“If you’re an international [postdoc], before you go ahead and put a claim against your PI, the first thing you think about is ‘OK, my visa depends on my contract,’” Nicole says, “... And, in general, that is also one of the reasons why a lot of PIs put more pressure on internationals—because they know at some point they have some control over your life.”
Nicole signed the letter and managed, with much stress, to find a new position in a different department at Columbia in time. She had to start anew in a different field. But worse still, her nightmare didn’t stop the moment she exited her former lab: In subsequent years, Nicole claims that her authorship was either not attributed or misattributed in the research articles her former PI published and she was not notified by her former PI to review the manuscripts before they were submitted for publication. Her former PI’s alleged actions—not identifying all individuals who qualify for authorship or acknowledgment, and not letting the author review and approve the manuscript before publication—would constitute violations of the policies for publication established in the scientific community in the U.S.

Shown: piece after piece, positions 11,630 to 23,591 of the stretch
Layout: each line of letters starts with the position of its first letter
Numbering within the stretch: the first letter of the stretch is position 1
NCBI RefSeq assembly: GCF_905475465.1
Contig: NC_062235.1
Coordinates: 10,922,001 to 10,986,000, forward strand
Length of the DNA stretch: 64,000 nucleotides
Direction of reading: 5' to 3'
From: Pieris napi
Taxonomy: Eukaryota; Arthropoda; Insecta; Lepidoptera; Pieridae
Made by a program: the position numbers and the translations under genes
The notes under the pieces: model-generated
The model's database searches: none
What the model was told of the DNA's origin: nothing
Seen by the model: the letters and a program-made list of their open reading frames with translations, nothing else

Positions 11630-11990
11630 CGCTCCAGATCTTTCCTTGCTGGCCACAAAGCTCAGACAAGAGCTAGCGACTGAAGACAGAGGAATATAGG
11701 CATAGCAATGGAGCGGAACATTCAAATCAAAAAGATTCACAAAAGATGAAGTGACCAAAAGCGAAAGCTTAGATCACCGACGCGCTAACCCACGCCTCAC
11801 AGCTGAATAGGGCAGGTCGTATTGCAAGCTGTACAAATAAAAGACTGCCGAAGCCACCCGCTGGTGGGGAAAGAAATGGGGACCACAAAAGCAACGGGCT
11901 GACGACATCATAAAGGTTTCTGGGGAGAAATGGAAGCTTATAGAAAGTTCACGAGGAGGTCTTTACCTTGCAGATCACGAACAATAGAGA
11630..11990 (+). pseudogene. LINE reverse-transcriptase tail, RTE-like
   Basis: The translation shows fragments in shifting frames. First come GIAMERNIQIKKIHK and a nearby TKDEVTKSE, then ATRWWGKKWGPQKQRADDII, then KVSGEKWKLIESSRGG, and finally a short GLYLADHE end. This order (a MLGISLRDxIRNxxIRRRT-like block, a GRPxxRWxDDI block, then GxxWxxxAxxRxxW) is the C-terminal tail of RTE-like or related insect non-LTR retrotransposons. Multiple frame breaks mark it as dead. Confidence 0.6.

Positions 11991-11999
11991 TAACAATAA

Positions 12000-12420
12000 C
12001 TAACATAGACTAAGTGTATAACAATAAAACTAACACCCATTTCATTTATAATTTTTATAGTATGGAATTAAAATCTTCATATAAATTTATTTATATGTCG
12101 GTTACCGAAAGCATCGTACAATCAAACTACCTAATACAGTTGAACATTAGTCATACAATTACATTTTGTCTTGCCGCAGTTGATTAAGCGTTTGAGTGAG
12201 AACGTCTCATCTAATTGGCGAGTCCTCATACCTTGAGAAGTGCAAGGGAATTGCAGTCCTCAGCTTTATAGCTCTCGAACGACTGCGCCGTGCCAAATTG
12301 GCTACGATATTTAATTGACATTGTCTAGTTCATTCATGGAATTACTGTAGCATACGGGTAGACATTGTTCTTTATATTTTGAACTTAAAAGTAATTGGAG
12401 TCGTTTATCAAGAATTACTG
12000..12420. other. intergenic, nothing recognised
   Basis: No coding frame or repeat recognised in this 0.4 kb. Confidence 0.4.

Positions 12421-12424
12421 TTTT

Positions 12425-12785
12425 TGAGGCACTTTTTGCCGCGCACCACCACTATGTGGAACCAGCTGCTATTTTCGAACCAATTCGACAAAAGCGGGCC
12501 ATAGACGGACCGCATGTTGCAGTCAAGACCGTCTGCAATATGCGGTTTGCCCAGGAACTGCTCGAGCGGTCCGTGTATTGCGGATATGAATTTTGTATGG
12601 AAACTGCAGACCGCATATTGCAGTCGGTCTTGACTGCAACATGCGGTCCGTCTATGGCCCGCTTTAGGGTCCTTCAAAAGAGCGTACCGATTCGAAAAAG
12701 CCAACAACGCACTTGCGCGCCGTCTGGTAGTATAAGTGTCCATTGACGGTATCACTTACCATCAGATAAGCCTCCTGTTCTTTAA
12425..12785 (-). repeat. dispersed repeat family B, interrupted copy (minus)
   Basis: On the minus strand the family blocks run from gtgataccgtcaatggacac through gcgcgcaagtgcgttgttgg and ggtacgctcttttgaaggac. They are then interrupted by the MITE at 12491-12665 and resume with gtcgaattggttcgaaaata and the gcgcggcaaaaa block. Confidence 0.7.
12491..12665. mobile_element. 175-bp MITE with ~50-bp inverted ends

The first instance occurred in 2013, when her former PI submitted a project Nicole worked on during her last three months at the lab without acknowledging her contribution. Nicole sent her former PI an email asking them to reconsider her authorship and, after receiving no reply, talked to the chair of their department. At the request of the department chair, Nicole tells me, her former PI agreed to add her name in the paper, but misspelled it and wrote in the Author Contributions section that Nicole only provided some technical help. In 2015, Nicole’s former PI submitted a paper with Nicole as an author, but according to her, they did so without notifying her first. At the time, Nicole chose not to engage in further disputes. In 2018, her former PI published the main project Nicole worked on while in their lab again without notifying her, and she felt her contribution was not fairly acknowledged by her low author position. In the roughly five and a half months that followed, Nicole talked to the chair of her former PI’s lab and a dean at CUMC.